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Out of spec resistors

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I am working on a decade resistor box project and  I bought a bunch of 1206 0.1% tolerance resistors.  I had to go to four of the main distributors and use 4 different well known top manufacturers to get things that were in stock.  These range from 0.1 ohm to 1M and I bought 500 of each size(.01 & 1.0 are 1%).  So I just got my new fluke bench meter that is freshly calibrated and I thought just for the fun of it I will test some to see what they look like.  I picked the 10K ones and started measuring them by using the kelvin probes poked thru the back side of the tape strip.  I got 17 out of 100 were out of spec on the high side.  I called the distributor  and in about an hour two techs from the manufacturer call me about the problem.  The ask me about my instrument and measuring technique and find nothing I am doing wrong.  Since I don't know how good the Fluke kelvin probes were I volunteered to get regular kelvin clips and measure them again.  Same out of spec readings.  By now all the other values have showed up and I measure a bunch of each value, all are in spec.   And two of these values were the same brand as the out of spec 10K resistors.  Per the manufacturers request I sent the 17 with my measurements for them to measure but it sure seems like these will be out.  I am somewhat new to electronics so Is this common? Do you have to inspect all your product when it comes from top name suppliers and manufacturers?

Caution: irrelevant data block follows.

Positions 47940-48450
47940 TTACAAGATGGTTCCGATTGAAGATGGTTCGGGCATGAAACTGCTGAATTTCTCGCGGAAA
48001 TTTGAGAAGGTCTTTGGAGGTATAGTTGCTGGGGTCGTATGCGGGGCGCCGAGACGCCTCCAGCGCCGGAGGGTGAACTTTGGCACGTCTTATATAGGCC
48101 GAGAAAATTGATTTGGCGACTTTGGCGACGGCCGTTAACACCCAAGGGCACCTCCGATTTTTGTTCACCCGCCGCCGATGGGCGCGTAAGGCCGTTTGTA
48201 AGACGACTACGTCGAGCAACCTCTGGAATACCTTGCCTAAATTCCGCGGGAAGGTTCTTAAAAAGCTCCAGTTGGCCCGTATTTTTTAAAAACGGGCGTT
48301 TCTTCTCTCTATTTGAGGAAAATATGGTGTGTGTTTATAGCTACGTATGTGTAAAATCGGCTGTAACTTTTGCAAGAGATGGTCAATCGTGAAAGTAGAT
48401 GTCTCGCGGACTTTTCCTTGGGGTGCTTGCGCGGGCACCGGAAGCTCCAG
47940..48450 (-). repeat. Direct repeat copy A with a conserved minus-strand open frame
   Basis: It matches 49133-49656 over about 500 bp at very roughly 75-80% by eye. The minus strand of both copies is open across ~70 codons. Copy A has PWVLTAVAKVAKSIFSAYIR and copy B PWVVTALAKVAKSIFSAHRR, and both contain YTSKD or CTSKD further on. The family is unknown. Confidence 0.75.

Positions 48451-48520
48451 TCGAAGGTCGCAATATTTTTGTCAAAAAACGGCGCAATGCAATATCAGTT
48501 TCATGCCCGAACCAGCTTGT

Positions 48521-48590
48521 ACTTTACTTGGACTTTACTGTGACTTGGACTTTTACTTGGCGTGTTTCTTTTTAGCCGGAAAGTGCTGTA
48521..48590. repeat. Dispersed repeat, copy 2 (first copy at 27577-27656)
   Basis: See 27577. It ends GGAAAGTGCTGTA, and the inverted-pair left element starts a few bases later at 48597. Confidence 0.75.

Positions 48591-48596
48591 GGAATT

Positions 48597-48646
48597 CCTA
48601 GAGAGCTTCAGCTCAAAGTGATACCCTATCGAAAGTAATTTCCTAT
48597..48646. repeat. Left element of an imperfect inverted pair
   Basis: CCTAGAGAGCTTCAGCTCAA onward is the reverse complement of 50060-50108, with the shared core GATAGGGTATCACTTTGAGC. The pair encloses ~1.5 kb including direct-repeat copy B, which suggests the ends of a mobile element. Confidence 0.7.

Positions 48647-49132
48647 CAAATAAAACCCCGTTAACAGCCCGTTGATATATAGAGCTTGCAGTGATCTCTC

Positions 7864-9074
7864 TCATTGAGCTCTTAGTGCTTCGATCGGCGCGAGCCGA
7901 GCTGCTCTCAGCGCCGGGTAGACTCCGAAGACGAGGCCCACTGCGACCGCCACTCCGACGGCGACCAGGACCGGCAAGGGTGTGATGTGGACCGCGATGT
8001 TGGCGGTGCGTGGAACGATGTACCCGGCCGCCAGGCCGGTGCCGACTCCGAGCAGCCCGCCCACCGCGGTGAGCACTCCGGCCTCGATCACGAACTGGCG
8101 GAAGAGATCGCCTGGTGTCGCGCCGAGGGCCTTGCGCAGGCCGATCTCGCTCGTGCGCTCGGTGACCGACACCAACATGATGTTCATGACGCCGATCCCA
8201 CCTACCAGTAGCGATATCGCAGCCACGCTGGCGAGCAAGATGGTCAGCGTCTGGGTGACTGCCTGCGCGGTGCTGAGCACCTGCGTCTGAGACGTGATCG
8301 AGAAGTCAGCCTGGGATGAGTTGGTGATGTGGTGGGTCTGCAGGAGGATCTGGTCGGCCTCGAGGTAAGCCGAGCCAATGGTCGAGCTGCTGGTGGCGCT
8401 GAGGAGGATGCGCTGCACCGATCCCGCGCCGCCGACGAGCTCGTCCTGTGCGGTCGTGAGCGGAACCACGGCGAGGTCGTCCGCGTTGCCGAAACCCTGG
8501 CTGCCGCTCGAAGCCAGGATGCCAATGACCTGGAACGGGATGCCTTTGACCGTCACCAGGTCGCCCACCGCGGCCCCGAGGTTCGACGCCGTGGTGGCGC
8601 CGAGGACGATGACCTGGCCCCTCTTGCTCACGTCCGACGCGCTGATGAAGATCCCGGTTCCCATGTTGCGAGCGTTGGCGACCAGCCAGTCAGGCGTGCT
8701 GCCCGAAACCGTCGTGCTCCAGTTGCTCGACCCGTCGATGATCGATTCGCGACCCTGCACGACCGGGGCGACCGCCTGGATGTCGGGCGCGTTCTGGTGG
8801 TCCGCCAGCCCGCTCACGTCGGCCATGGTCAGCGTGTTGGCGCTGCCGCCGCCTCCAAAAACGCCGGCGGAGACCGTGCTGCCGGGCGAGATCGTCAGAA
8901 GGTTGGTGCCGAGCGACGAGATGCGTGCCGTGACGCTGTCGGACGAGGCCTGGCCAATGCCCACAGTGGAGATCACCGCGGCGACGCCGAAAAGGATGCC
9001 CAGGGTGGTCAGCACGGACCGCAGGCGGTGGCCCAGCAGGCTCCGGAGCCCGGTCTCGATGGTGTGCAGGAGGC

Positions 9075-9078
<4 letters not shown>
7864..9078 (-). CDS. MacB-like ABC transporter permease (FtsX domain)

this is very interesting.

I remember Dave having problems with his microcurrent probe and the 0.1% resistors.
Is something going on at the resistor manufacturer.
Or are they all sourced from the same factory?

It does happen.  Dave talked about his bout with it almost a year ago:


I watched eevblog #133.  I was not going to name names, but since my supplier was Digikey and the brand was Bourns I think the names are now relevant. The two other Bourns values I got were from other suppliers and they checked out OK.  I made up a set of Kelvin clip leads using the Meuller gold kelvin clips. I also made a switch unit to reverse the polarity of the drive current.  This allows you to get rid of thermal EMF errors by taking a reading with one polarity and then reversing the current direction and taking a second reading then average the readings (at 10K this is overkill). This drops out the voltages generated by the Seebeck effect of all the connection points. I also set my Fluke 8846A up in math mode to average 40 readings. for each measurement direction.

Conrad Hoffman:
With the fresh meter cal you should be in good shape. It's always nice to have a standard to use, just to be sure everything is still OK. I always keep a calibrated resistor around so I can sleep soundly at night. You don't need Kelvin probes to measure a 10K. They come into play at lower values, depending on your meter resolution and accuracy. I'll usually go for the Kelvin probes below 1 kohm for high precision stuff, and 100 ohms for 4 digit level stuff. Out of spec parts are rare today, but it does happen. It can be quite interesting to record all the measurements and make a bell curve. I've done that for thru hole parts and what's interesting is the curve is sometimes not bell shaped at all. It makes me think there was a selection process going on and part of the population was abducted!


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